Sunday, July 2, 2017

Of education and worth

At the end of last semester, a professor I admire for her brilliance and insatiable appetite for knowledge, set up a meeting with me to tell me I should apply for PhD programs. "Not enough people take the time to pull smart girls aside to tell them they're good enough. It's because we're busy or we think they already know. But I wanted to make sure you knew." This is what she said to me. I don't know that I've ever had someone deeply acquainted with my academic work speak to me with so much faith. I will be grateful to that woman for the rest of my life for her kind words.

I think it's hard to be a Mormon woman sometimes and feel the weight of this paradox of education as the doctrinal reasons for education get lost in the cultural reasons. Reasons like "I'm receiving an education because my future husband might die" or "I'm not married yet so I guess I'll keep going to school" go against the doctrine of learning in the LDS faith. We learn because it's with knowledge that comes a greater capacity to serve those around us.

I still don't have very much faith in myself when it comes to what I can do with my education and that's why I was so touched to hear my professor say such kind things. Where those deep feelings of inadequacy stem from is difficult to articulate. I grew up and am still very much involved in a culture that celebrates women's accomplishments... but only as it's tied to motherhood. I think motherhood is a powerful good in this world. I will continue celebrate the sanctity of bringing life into the world and the honorable duty it is to engage in the daily tasks of raising children. But that doesn't mean I don't feel hurt when other Mormon women have told me that they're bored by the things I write about. Or when I've spent years of my life working on exhibits or projects and they just want to ask me why I'm not married yet. Unfortunately, they don't care about my work--my passions, my loves. And that has bled into my professional life. Why would I think I was worth going to grad school when I feel so inconsequential in the other large space of my life?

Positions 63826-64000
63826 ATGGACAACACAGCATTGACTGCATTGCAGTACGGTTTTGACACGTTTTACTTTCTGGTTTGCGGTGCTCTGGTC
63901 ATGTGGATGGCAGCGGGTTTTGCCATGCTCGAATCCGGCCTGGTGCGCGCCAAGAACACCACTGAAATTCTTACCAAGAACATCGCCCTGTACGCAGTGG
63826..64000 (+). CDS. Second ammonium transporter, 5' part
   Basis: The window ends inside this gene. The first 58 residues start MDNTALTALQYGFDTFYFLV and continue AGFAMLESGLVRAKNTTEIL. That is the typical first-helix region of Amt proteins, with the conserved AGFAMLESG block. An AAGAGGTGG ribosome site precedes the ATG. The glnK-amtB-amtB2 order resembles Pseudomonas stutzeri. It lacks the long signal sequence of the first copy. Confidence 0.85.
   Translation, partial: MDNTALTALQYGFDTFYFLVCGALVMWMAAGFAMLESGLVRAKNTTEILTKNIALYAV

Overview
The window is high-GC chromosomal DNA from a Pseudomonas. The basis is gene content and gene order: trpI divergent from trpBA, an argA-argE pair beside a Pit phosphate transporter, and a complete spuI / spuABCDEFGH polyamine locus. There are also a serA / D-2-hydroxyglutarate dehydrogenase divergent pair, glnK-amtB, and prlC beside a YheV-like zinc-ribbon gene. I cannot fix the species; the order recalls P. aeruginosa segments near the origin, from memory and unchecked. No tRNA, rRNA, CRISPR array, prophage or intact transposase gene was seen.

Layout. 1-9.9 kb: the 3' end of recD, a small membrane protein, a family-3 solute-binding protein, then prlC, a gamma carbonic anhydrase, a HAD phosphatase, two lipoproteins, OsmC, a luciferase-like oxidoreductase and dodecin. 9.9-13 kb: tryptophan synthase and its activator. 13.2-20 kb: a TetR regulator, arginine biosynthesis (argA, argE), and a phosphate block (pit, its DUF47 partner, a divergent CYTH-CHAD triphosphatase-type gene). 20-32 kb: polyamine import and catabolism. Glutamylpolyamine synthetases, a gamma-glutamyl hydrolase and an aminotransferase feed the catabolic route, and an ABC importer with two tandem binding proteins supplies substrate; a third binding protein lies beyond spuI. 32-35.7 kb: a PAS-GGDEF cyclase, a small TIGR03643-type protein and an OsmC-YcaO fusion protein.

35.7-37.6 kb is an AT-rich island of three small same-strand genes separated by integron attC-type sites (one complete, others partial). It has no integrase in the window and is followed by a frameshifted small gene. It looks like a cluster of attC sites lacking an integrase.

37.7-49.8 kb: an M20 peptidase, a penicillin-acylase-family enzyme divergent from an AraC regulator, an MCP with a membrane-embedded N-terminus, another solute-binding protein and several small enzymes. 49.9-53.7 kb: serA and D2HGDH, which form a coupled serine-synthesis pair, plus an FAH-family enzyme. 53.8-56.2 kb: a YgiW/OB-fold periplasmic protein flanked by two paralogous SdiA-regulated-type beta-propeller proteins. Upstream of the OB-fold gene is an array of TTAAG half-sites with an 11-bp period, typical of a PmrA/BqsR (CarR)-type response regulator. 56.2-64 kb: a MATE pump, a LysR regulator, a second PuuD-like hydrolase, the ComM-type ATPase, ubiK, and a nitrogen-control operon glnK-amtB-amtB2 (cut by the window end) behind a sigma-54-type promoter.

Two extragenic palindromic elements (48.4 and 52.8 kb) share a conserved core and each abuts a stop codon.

And so that is why I'm grateful for this professor. That's why I'm grateful for my parents, who are 100% supportive and celebratory of everything I do whether they agree with me or not. It's what makes me look back with fondness to the boss I had at BYU, one of the dean's of religion who told me he was proud of me and the work I've done. It makes me happy to be in a place like Laramie (who knew?) where I have a priesthood leader and institute teachers who make me feel like I have worth because they ask me about more than who I'm dating.

And lastly, it is these feelings and experiences I've had that made me grateful for this BYU devotional. In the speaker's words I felt celebrated and worthy. I just hope everyone listens to it and hears what she has to say. She does a far better job of articulating what I feel and wish I could say.


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